How TMJ Dysfunction Is Connected With Other Diagnoses

March 21, 2022

Sabine Combrie, PT, CST
July 28, 2022 / 5 mins read

I have noticed that many patients I treat with chronic pain, stress, neck pain, back pain, and body mechanics imbalances also present with temporomandibular joint (TMJ) issues.

TMJ are complex hinge joints located between the skull and jawbones. In most cases, there are no specific symptoms linked to the TMJ, which makes TMJ dysfunction difficult to diagnose. However, taking TMJ dysfunction into consideration helps a practitioner understand and treat whole-body discomfort and imbalance.

TMJ disorders can be progressive and eventually become unbearable. They are quite common and affect all types of individuals.

What Causes TMJ Dysfunction?

There are multiple causes for TMJ dysfunction:

  • Neck and thoracic spine pain, reduced cervical or thoracic vertebrae mobility, and/or poor posture
  • Previous long-term injury, car accident, or even a mild concussion
  • Grinding teeth at night due to daily stress (stress is a big part of TMJ symptoms)
  • Regular everyday stress
  • Chronic stress
  • PTSD

The most common symptoms of TMJ dysfunction are jaw locking, TMJ clicking, difficulty chewing, and pain. Other possible symptoms include headaches, ear pain, hypersensitivity of the face and jaw, jaw numbness or tingling, and teeth misalignment.

Treating TMJ Dysfunction

Common treatments include medication, bite guards, and physical therapy, but also massage, meditation, breathing exercises, visualization, yoga, postural exercises, etc.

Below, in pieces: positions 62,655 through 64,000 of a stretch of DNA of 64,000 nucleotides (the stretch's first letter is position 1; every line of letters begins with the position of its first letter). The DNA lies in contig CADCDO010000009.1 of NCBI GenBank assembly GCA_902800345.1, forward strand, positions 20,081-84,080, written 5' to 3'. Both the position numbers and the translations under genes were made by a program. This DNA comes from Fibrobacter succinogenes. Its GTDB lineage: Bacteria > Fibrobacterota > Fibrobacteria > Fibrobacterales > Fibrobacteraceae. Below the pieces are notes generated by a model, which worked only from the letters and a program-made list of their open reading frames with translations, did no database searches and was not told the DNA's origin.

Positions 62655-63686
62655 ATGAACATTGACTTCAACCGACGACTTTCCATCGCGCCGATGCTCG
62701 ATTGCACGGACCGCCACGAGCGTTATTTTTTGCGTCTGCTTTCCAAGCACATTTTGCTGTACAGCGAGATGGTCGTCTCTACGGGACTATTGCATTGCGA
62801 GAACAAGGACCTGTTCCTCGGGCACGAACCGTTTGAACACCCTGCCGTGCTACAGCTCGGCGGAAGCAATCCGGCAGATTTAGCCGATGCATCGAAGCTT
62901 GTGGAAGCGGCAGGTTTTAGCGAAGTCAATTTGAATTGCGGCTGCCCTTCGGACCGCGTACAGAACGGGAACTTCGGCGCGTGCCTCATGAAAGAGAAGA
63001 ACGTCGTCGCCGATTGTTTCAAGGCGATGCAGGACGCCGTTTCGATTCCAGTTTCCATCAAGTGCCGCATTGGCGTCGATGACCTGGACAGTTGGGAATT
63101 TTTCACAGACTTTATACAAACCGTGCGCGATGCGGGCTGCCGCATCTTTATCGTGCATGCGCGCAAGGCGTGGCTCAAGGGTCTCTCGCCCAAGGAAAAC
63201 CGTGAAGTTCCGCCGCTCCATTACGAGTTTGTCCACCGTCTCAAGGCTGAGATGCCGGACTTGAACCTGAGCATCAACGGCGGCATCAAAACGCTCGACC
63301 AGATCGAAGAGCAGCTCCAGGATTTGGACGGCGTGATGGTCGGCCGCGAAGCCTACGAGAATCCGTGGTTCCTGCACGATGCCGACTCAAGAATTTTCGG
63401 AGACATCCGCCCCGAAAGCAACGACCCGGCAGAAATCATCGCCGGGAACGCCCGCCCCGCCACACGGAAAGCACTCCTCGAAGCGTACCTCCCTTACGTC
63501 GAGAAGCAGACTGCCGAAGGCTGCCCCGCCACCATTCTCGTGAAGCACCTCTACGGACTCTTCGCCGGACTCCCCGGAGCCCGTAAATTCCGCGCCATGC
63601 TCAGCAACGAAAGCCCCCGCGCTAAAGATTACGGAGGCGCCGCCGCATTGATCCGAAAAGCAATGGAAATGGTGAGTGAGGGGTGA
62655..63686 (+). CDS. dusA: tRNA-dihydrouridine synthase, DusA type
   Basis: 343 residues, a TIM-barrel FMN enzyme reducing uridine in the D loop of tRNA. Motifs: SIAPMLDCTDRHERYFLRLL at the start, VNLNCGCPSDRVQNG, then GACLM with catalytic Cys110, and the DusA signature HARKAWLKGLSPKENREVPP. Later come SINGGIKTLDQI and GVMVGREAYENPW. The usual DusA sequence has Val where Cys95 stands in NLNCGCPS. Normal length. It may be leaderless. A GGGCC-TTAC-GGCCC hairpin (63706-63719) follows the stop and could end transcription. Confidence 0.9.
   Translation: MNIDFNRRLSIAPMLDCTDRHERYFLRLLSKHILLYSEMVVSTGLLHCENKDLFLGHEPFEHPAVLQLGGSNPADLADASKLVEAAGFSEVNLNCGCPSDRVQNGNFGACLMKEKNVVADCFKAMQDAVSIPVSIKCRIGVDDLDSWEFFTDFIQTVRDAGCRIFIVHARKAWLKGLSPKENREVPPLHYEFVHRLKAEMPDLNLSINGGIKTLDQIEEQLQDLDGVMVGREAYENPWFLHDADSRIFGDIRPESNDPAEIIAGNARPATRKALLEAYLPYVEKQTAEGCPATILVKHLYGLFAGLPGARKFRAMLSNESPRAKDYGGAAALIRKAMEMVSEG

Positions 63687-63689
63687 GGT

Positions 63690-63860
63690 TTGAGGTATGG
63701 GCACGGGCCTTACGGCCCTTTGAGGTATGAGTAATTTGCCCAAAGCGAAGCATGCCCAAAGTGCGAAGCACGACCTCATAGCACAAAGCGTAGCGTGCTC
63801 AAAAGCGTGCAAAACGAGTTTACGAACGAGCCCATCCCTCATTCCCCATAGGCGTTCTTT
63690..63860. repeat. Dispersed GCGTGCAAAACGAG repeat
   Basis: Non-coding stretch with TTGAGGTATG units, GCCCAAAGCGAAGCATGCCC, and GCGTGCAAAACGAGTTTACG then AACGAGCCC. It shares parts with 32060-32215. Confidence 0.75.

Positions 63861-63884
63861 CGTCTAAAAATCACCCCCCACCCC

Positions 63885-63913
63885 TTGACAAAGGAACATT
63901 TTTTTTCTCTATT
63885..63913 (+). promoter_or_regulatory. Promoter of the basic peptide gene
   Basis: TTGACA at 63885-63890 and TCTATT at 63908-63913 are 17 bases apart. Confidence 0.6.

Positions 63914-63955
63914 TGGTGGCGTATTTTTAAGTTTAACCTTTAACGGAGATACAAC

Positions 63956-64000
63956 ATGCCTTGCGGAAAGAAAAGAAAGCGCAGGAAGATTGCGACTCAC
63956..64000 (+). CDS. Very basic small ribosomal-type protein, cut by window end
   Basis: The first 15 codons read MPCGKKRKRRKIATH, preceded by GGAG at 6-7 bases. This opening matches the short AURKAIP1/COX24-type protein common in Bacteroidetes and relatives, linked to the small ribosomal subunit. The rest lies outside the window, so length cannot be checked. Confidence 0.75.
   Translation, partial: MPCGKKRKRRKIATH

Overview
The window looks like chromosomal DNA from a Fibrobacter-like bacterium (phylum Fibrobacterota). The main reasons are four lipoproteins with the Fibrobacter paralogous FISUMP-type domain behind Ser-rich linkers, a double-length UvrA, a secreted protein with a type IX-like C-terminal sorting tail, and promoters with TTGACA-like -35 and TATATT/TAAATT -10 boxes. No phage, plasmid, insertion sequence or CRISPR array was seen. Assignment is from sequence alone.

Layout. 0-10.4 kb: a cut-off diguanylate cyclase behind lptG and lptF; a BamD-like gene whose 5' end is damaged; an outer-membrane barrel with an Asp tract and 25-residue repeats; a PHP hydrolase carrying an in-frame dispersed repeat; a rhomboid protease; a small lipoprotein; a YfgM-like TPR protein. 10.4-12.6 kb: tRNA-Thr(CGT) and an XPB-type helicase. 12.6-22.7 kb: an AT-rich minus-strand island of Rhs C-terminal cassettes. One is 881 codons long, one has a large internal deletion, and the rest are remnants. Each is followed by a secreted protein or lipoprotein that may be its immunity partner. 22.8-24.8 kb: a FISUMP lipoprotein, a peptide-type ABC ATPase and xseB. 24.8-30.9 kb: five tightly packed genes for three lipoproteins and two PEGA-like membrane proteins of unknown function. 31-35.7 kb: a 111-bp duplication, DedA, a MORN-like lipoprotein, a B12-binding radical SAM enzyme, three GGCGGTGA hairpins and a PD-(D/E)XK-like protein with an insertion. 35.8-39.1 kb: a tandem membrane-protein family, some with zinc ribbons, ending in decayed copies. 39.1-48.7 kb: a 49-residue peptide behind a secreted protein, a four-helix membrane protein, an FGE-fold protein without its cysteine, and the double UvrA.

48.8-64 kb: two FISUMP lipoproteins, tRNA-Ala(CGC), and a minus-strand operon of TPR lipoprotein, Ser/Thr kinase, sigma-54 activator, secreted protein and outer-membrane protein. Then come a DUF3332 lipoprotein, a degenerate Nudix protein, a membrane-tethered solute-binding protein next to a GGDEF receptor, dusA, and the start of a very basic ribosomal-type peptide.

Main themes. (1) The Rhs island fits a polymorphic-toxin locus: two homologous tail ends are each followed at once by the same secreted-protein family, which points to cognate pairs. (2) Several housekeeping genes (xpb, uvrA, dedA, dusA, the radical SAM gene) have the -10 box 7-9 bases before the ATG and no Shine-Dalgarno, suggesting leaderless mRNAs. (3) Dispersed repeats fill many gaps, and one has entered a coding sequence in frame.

A bite guard prescribed by a dentist or orthodontist is important to treating the symptoms -- it takes pressure off the TMJ joints and offers some relief of the chronic spasms of TMJ muscles.

However, treating the cause of TMJ dysfunction is also critical and will help prevent recurring TMJ symptoms.

Sometimes patients come into the clinic with specific TMJ dysfunction and sometimes undiagnosed TMJ dysfunction, but with neck, stress, or overall posture issues.

I usually incorporate TMJ assessments into my treatments, such as Cranio-Sacral therapy treatment. In Cranio-Sacral therapy treatment, I treat connective tissues -- which could be affected by TMJ dysfunction -- with a very light touch, as well as rebalance the sympathetic and parasympathetic nerve systems to reduce a patient’s stress level.

After that, I assess the patient’s posture and try to correct their spinal and weight-bearing postures. For me, TMJ is a key part of posture. I always consider the whole-body posture, as even weight-bearing on the feet can be affected by TMJ dysfunction, or vice versa.

Some specific TMJ exercises can also be performed -- preferably in a sitting position in front of a mirror -- integrating neck and back mobility, as well as posture into the exercises. They need to be repeated at home several times a day to increase the chances of success.

Mind-Body Harmony

The relaxation and visualization part of the treatment can be addressed with sophrology, a Spanish technique which aims to help the mind and body stay in harmony during simple mindfulness visualization, relaxation exercises, and while in movement (see my January 24th blog). The use of sophrology can help the patient disconnect from the pain and/or the cause of the pain or dysfunction.

In conclusion, TMJ dysfunction can result from issues with the entire body mechanic and a patient’s stress level. Working on correcting body posture and enhancing the mind-body connection are musts to successfully treat TMJ dysfunction.